Fighting false positives with domain expertise
False positives are a heavy burden on business. Unfortunately, they are often simply accepted as part of the job of conducting due diligence. But there is a lot that can be done to fight false positives and boost business. When screening vessels, one of the best ways to do this is by applying domain expertise to vessel screening according to the type of commodity and the regime in question. By doing so, the system can help reduce the number of false positives and prioritize the ones that point to the higher risks.
This is why we set out to research these aspects and applied domain knowledge to minimize the amount of high risk vessels and enable more business opportunities for our partners.
The state of compliance today
Before we get there, it’s important to first cover how sanctions screening is traditionally done. For most companies, due diligence begins with name screening. Name screening software compares a country, vessel, or counterparty against lists of sanctioned territories and persons. For vessels, that often includes checking for signs of high risk behavior such as voyages to or near sanctioned ports. Spotting the name of a sanctioned country, person, or vessel is just the start.
Given the variety of sanctions out there, companies also need to think of each sanction’s purpose and how (if at all) it applies to their business. This is especially true as countries roll out new kinds of “targeted” sanctions. Take for example Venezuela. The US government currently maintains “blocking sanctions” against the Government of Venezuela and Venezuelan state-owned entities. These sanctions prohibit US persons from engaging in most transactions with their targets. OFAC has also sanctioned numerous shipping companies and vessels (including some based in the EU) for helping to export Venezuelan petroleum.
But the sanctions do not apply to the territory of Venezuela as a whole, and many activities are still permitted. It follows that not every vessel that has a history of stopping at Venezuelan ports carries the same risk. A fully loaded petroleum tanker carrying crude oil from a state-owned company is one thing. A container ship carrying agricultural goods and medicine is another.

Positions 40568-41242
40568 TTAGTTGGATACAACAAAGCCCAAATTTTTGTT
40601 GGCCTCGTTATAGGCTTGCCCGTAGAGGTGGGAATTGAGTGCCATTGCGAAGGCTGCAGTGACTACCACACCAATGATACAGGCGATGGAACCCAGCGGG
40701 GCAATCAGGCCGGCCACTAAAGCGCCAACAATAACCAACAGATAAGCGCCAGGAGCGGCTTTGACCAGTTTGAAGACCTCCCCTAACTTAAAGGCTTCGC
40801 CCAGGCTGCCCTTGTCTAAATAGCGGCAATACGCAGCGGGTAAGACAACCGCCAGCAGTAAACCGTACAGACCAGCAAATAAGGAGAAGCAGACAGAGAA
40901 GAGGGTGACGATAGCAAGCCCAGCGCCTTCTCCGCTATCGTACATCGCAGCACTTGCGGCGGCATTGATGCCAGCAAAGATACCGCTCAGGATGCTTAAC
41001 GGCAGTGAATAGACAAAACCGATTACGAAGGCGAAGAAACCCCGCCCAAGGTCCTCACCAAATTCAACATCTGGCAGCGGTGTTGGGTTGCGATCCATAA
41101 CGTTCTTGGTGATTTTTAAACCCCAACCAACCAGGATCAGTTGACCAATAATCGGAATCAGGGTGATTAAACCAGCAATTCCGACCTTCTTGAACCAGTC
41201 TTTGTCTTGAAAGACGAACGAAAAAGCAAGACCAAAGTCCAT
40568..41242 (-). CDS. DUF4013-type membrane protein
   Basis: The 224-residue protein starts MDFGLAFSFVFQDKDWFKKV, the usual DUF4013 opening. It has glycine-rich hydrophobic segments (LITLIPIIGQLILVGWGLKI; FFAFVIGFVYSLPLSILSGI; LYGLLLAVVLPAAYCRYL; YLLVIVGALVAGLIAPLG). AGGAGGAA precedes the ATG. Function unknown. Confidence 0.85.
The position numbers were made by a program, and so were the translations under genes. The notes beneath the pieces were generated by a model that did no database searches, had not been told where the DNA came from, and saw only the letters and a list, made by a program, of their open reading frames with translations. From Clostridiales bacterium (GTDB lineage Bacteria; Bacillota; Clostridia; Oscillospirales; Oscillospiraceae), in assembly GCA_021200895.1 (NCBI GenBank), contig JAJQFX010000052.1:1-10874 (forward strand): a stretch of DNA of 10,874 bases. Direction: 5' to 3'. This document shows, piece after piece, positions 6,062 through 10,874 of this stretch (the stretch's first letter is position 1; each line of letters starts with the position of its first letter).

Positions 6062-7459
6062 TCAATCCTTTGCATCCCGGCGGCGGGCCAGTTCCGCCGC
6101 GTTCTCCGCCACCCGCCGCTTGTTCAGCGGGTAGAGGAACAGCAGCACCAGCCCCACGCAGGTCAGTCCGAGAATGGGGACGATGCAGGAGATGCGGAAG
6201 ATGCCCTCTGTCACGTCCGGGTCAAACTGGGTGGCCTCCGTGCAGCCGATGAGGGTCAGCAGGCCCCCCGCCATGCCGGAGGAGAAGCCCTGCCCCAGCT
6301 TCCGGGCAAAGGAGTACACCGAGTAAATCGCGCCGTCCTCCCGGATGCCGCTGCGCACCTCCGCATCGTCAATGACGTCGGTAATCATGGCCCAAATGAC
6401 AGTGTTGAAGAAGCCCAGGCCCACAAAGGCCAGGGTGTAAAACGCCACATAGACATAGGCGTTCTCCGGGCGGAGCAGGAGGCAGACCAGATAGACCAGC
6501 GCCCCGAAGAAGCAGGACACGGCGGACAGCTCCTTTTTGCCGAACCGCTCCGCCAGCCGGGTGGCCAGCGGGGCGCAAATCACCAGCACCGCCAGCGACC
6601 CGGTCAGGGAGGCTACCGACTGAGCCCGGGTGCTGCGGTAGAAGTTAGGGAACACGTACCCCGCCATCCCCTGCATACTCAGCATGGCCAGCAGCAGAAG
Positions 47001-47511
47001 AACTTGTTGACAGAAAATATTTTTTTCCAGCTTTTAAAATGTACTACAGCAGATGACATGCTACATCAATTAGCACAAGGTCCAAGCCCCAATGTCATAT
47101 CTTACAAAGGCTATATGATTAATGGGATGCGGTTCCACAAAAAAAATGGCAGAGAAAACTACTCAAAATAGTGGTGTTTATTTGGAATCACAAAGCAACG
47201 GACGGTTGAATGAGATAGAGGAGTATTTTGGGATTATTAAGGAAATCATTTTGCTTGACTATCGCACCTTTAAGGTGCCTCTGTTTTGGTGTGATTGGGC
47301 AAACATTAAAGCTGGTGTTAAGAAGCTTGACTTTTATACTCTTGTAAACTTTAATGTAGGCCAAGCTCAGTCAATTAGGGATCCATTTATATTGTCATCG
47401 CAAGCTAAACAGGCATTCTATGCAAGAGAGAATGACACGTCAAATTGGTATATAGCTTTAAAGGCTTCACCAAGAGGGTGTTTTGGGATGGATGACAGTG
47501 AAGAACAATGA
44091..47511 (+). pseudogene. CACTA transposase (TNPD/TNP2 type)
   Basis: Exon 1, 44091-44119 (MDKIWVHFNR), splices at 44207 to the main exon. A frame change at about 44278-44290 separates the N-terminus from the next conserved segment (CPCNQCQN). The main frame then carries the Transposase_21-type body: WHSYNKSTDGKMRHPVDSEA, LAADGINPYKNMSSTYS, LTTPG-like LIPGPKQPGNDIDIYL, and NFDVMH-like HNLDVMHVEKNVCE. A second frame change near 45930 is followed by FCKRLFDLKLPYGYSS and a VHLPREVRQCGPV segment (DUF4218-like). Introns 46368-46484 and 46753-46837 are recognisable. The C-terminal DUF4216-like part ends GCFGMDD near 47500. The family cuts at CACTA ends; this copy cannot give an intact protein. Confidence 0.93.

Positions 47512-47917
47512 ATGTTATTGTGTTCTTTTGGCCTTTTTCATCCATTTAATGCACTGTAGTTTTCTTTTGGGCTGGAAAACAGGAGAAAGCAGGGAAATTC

Flagging false positives is often a result of incorrectly evaluating commodities and regimes. Each one is unique in its relevance to sanctions compliance risk. Our latest update to our platform takes this into consideration. This new step in our logic adjusts the current risk assessment of activities by taking into account a vessel’s relevance to sanctions evasion based on two parameters.
The subclass, which defines what type of commodity/service the vessel is prone to be involved in, and the regime, which defines the relevance of the activity under sanctions. For example, a tugboat loitering in Iran is less relevant to potential sanctions evasion than an oil tanker exhibiting the same behavior. If an event like this was in the past considered high-risk, it would be adjusted to a lower risk level.
Overall this change is another step in our mission to decrease false positives. This upgrade will immediately decrease the risk score of around 1,000 vessels. These vessels represent roughly 0.8% of the world IMO fleet, with a majority of cargo and tanker vessels. Changing the risks of these vessels, means 1,000 more vessels are potentially available for business depending on the user’s own risk tolerance. We are the only maritime technology company that is classifying commodities/regimes at the moment—made possible thanks to our deep understanding of the maritime risk landscape and the behavioral analysis of vessels.
False positives stand in the way of growth and business. Our mission has always been to remove barriers for our customers, so they can confidently navigate the shipping industry – a challenge big enough on its own. To learn more about our latest compliance risk update and how it can help you curb false positives, contact us below.
This blog includes information contributed by Nick Turner, Of Counsel at Steptoe & Johnson Hong Kong.